Thanks, Jeff - but you see [do your best Monty Python and the Holy Grail French Knnniggit accent here], I already got one. Yahs, it's a-varry nice...

I've been doing most of my timing tests on a 16-core Itanium 2 system hosted on the HP testdrive program. 16-way ||ism is all I plan to code for in the near future, since the particular || structure of my FFT implementation lends itself best to the 2-16 core range. The Sun folks [Rob and Tom Duell] have some nice multicore Sparc 6 and Opteron/Solaris systems, so we continually monitor and compare the benchmarks on 3 different systems.

My brief take or "executive summary" of where things are:

- Nearly all of the basic || FFT code - in particular the modified-to-be-thread-friendly data access scheme - was already in place, I did most of that work during a hiatus from work in 2005. Tom Harper's key contribution was tracking down the source of a subtle OpenMP loop-handling issue which was causing the || code to go haywire in unpredictable, nonrepeatable ways, which I didn't have the debug tools or MT experience to solve on my own. Once we had that solved, progress has been very rapid.

- Compared to [say] Glucas, the Mlucas MT approach has several distinct advantages. For starters, no performance hit in going from unthreaded to threaded. For instance, here are numbers from Glucas timing tests on a multicore Itanium system [In fact, I believe almost identical to the one I'm using], posted to the "Perpetual benchmark Thread" by Tony Reix:
Quote:
 Originally Posted by T.Rex With no thread, Glucas takes 0.1628 sec/iter . With 1 thread, Glucas takes 0.2091 sec/iter . Scalability is: 1 .(0.78) With 2 threads, Glucas takes 0.1086 sec/iter . Scalability is: 1.93 .(1.5) With 4 threads, Glucas takes 0.0651 sec/iter . Scalability is: 3.21 .(2.5) With 6 threads, Glucas takes 0.0501 sec/iter . Scalability is: 4.17 .(3.25) With 8 threads, Glucas takes 0.0415 sec/iter . Scalability is: 5.04 .(3.92)
See that big hit in going from unthreaded to 1-thread? We don't have that, thanks to a carefully designed low-overhead MT approach. Mlucas' coarse-grained, big-data-chunk ||ism also allows the threads to work as independently as possible, giving better scalability. Here are the current numbers for an identical 2048K FFT length as above, run on a 1.5GHz Itanium, also similar or identical as Tony's runs above -- you need to compare Tony's rightmost speedup factors in () to the ones here, because our baseline was the unthreaded code:
Code:
#thread sec/iter  speedup
------- -----     ------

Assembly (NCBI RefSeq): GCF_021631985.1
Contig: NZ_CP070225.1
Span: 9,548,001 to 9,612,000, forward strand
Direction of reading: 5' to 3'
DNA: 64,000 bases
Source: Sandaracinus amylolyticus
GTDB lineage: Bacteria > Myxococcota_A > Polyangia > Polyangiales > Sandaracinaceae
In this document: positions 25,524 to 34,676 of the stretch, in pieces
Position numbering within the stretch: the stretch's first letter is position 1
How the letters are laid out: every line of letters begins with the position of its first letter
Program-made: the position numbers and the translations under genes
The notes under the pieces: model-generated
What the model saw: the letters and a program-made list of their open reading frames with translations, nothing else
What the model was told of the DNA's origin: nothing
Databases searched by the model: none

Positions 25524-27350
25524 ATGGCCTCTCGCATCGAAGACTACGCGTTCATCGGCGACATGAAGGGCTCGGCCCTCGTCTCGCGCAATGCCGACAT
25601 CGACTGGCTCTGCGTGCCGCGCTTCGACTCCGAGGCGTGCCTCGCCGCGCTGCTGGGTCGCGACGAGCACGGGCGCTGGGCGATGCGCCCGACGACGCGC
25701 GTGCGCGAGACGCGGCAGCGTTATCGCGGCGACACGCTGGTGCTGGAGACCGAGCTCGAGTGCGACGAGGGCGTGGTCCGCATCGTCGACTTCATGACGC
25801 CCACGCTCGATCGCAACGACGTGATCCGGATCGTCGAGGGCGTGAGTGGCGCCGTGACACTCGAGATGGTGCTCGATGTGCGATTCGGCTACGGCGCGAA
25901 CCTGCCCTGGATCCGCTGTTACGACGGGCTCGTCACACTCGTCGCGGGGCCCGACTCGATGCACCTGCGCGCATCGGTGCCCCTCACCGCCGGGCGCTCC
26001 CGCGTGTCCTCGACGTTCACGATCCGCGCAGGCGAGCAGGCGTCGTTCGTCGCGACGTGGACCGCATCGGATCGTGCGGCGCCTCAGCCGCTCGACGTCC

-       .134       1.00
1       .134       1.00
2       .064       2.09
4       .033       4.06
8       .021       6.38
You can see that the MT performance is actually slightly superlinear for 2-4 threads - that is again because the || FFT was designed so each thread gets a big chunk of data it can crunch independently of the others - i.e. a dataset of size [~16MB in this case] larger than the L2 cache of a single CPU gets broken into chunks which fit neatly into the individual L2 caches attached to the processor handling each thread.

[We're currently investigating the sudden performance drop in going above 4 threads.]

Cheers,
-E

[BTW, I never forgot your e-mail of last September, asking about a || Mlucas -- but I didn't want to reply with either an excuse or a vague "I'm working on it", instead I thought it better to use as a carrot to actually get something working -- though Rob G. has been a more-than-adequate niggler in that regard, as well. ;) I was actually going to e-mail you later this week to let you know how things were shaping up, but you just saved me the work.]

Last fiddled with by ewmayer on 2007-07-25 at 17:03

2007-07-25, 02:38   #20
rgiltrap

Apr 2006
Down Under

8910 Posts

Quote:
 Originally Posted by ewmayer though Rob G. has been a more-than-adequate niggler in that regard, as well. ;)
Yeah.. the investment I made with the Silicon Valley mafia has really paid off. As long as the code keeps coming out there won't be any more 'visits'

 2007-07-25, 16:53 #21 Jeff Gilchrist     Jun 2003 Ottawa, Canada 100100101012 Posts Nice. I'm glad you have a bunch of machines for testing, just thought I would offer in case you wanted someone else to try and break things.
2007-07-25, 17:01   #22
ewmayer
2ω=0

Sep 2002
República de California

266158 Posts

Quote:
 Originally Posted by Jeff Gilchrist Nice. I'm glad you have a bunch of machines for testing, just thought I would offer in case you wanted someone else to try and break things.
If and when we get the ~linear ||ism ratcheted up to 16 threads, you will be welcome to run 8 copies of that [each doing a different exponent] on your Beast. In winter, that would probably heat a small office building. ;)